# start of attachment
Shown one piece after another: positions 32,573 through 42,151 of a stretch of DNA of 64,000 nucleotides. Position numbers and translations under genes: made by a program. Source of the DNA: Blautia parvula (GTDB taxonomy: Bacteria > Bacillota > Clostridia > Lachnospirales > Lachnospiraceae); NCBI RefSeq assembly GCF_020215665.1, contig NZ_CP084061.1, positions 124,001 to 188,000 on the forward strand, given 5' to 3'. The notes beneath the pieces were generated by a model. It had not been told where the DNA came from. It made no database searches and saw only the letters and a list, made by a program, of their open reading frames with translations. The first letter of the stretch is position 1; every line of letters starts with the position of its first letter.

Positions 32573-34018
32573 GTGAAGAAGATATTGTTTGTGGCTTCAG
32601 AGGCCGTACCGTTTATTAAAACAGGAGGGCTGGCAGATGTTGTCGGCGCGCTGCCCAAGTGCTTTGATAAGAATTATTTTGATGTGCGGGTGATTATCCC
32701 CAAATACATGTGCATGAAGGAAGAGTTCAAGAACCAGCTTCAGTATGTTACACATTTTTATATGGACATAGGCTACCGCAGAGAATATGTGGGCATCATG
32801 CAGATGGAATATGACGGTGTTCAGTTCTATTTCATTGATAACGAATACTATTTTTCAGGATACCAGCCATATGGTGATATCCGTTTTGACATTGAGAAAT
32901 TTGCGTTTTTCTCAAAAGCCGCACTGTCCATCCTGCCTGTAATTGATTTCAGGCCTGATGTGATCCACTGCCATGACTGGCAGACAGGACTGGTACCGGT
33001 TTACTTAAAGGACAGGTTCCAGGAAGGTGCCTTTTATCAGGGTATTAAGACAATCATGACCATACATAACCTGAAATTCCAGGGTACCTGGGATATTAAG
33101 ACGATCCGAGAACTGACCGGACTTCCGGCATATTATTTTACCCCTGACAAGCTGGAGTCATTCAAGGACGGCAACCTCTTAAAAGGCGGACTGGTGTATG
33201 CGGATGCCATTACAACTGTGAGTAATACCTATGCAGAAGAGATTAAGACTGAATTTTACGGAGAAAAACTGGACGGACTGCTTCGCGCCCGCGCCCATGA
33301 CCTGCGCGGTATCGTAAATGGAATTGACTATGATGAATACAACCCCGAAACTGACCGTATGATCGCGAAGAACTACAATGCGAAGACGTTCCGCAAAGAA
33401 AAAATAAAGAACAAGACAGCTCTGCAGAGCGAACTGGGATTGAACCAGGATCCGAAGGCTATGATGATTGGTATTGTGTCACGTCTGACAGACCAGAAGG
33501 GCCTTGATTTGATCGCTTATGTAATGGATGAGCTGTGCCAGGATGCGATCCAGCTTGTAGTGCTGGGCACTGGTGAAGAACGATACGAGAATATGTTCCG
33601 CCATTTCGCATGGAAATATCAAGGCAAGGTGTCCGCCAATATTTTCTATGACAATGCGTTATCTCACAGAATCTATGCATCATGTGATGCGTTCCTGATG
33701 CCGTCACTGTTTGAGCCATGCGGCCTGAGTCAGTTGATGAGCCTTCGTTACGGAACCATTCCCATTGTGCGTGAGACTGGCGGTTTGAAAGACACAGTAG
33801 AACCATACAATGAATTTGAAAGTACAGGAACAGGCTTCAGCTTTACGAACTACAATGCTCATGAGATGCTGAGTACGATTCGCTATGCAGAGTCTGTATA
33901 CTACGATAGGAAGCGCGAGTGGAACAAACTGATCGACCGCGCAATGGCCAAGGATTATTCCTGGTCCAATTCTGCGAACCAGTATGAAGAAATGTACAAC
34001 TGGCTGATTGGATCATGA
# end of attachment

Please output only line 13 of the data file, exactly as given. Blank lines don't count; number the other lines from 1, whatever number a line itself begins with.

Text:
33501 GCCTTGATTTGATCGCTTATGTAATGGATGAGCTGTGCCAGGATGCGATCCAGCTTGTAGTGCTGGGCACTGGTGAAGAACGATACGAGAATATGTTCCG